To do this, you have two ways - the first one is to initialize the new package (npm init), then install the “serve” package locally (npm install serve), and next add a new npm script in the package.json file that can invoke the “serve” script. The second one is when NPX comes to play and you don’t need to invoke all of these commands except for the “npx serve” one. 

This simple example shows that we don’t need to install packages on our machine to use them. We can just run them by invoking “npx <package_name>” and we don’t need to worry about initializing or installing something additional.

3. NPM vs NPX – 3 main differences

Now that we have definitions of both tools, let’s compare them in some crucial aspects. What is difference between NPX and NPM?

 

Difference 1: Running packages as developer tools/dependencies (e.g. ESLint, Serve, Nodemon, etc.)

[NPM] NPM itself is not a package runner. If you want to run a package by npm command you need to specify this package in package.json or install it globally and then run it.

[NPX] NPX by definition is a package runner so you can simply use it to run any executable package from the NPM registry but not only from there as NPX gives you the possibility to run gists from Github, too.

 

Difference 2: Packages as dependencies of the web/server project

[NPM] allows us to install packages locally and store them in node_modules - which, with the additional help of other tools, makes packages visible and accessible in the project.

[NPX] NPX is not a tool for installing packages. It is not the purpose of NPX.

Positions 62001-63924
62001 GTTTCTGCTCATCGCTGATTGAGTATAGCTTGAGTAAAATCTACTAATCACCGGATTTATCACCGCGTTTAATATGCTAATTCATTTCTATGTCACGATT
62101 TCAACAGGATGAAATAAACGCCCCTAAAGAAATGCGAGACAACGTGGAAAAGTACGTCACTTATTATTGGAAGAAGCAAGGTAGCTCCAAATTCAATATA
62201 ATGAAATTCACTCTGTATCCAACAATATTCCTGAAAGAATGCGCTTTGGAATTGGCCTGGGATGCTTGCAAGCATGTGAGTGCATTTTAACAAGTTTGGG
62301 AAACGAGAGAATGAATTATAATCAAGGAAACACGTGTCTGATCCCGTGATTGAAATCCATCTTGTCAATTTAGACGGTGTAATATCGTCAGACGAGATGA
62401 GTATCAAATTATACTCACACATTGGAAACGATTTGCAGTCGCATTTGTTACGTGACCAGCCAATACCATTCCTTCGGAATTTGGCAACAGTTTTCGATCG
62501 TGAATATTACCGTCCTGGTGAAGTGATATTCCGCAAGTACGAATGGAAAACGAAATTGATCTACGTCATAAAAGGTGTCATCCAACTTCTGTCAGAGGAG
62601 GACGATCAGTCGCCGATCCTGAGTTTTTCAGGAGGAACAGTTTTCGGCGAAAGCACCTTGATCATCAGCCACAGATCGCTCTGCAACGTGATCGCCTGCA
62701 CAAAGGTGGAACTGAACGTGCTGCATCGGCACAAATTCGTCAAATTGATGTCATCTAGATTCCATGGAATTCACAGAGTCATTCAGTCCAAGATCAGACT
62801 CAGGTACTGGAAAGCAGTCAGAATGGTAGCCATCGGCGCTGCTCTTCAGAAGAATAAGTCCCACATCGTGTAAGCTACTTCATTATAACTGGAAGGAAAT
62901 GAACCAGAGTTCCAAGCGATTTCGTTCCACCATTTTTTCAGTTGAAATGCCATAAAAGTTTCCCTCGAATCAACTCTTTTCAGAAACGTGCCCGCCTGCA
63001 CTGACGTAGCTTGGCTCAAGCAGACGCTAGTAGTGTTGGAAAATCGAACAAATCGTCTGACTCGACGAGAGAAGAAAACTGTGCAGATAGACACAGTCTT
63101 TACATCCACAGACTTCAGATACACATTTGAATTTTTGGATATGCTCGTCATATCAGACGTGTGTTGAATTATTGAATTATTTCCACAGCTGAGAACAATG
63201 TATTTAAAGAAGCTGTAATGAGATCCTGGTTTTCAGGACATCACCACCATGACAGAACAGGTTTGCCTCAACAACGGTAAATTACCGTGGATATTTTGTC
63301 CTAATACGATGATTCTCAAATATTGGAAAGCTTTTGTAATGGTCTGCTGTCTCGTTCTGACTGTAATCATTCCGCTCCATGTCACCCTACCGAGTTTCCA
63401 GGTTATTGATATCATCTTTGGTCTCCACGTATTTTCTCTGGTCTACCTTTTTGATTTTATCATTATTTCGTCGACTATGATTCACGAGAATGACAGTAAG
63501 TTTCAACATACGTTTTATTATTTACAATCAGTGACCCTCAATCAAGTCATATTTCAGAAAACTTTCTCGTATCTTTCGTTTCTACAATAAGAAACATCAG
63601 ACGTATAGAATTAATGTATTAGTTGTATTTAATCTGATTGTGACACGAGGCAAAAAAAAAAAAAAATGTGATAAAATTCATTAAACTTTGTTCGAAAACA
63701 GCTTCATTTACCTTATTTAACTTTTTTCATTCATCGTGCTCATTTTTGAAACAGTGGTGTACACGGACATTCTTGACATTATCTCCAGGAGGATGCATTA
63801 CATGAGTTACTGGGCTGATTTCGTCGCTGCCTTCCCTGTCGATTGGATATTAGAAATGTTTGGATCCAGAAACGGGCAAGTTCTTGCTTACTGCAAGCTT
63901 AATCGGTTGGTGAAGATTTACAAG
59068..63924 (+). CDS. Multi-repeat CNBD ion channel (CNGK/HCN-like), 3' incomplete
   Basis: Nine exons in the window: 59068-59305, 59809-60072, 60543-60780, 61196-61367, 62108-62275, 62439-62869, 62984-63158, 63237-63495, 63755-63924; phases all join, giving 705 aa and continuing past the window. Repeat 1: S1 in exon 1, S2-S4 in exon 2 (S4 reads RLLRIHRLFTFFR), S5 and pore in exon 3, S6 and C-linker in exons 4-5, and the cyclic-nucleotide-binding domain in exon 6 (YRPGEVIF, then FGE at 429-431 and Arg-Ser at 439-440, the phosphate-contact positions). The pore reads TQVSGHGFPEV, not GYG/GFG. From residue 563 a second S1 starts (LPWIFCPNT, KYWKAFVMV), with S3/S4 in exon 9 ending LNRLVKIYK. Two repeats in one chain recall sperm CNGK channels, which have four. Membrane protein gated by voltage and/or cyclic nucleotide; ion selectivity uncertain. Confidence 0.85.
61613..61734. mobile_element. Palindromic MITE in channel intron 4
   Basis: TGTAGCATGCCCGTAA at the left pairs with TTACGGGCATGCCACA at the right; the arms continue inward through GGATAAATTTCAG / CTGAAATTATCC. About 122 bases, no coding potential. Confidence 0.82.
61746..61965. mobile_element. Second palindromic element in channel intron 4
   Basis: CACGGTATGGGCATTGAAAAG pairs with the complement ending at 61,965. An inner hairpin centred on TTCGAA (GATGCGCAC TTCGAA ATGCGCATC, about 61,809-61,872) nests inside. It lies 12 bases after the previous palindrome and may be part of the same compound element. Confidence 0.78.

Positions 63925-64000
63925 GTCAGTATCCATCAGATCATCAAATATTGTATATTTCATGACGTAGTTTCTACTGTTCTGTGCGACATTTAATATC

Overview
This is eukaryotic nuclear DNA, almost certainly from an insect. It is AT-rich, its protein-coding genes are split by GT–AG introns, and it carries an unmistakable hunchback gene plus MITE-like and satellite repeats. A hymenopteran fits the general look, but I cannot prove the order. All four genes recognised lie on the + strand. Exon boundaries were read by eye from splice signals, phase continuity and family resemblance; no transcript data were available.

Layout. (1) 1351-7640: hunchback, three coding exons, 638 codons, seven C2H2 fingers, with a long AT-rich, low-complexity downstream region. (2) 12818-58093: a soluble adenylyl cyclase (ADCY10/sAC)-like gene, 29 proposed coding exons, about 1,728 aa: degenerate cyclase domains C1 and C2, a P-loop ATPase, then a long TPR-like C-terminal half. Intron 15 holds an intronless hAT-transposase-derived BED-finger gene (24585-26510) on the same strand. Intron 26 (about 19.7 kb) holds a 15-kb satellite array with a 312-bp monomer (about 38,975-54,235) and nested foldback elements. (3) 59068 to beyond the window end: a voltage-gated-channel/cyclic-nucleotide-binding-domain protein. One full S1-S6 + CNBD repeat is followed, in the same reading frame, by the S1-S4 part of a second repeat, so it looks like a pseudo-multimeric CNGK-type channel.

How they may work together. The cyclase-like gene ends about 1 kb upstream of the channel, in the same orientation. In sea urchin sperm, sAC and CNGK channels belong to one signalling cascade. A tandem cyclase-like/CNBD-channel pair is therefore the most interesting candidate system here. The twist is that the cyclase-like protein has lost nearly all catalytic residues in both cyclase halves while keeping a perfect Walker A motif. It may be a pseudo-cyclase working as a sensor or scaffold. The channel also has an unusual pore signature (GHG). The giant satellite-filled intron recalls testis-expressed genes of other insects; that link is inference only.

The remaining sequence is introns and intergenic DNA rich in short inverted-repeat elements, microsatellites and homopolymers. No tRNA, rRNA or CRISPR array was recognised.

Difference 3: Testing different versions of executable packages

[NPM] Testing different versions of packages by installing them first and then executing them is possible but, in comparison to NPX, can be uncomfortable and ineffective in the long run.

[NPX] NPX is a good tool to test different versions of packages. We don’t need to worry about installing different versions, again and again, we can just simply run the “npx <package-name>” and specify its version.

4. NPX or NPM – which one to choose

If you still have doubts concerning the NPM NPX use, the answer is quite simple: use both, as both are handy and necessary. NPX is a very handy add-on to NPM, and there are some things we can do by using NPX, and some things we can do by using NPM. Good example that confirms this statement is the setup of the ReactJS project through the create-react-app package. We can simply run the “npx create-react-app <name-of-app>” command which generates the whole structure of the project with the required dependencies. In the case of most of the projects that need additional packages, the latter may be installed by the “npm install <package-name>” command.

With that being said, we’ve got knowledge about what NPM and NPX are and why, in real life, we use and need both of them. We’ve learned the common use cases of both of them, as well as how the basic commands look like. NPM is a very big and complex tool. It comes with plenty of different packages that have millions of downloads but certainly not every one is worth installing.

And what are your preferences in the NPX vs NPM competition? Do you have experience with utilizing any of these tools? To you, which one is more valuable and useful?

Rated: 5.0 / 1 opinions
Szymon Oleszek 467db1354e

Szymon Oleszek

Engineer passionate about building stuff displayed in the browser window but not only. Almost like Iron Man in software development, so maybe Software Man?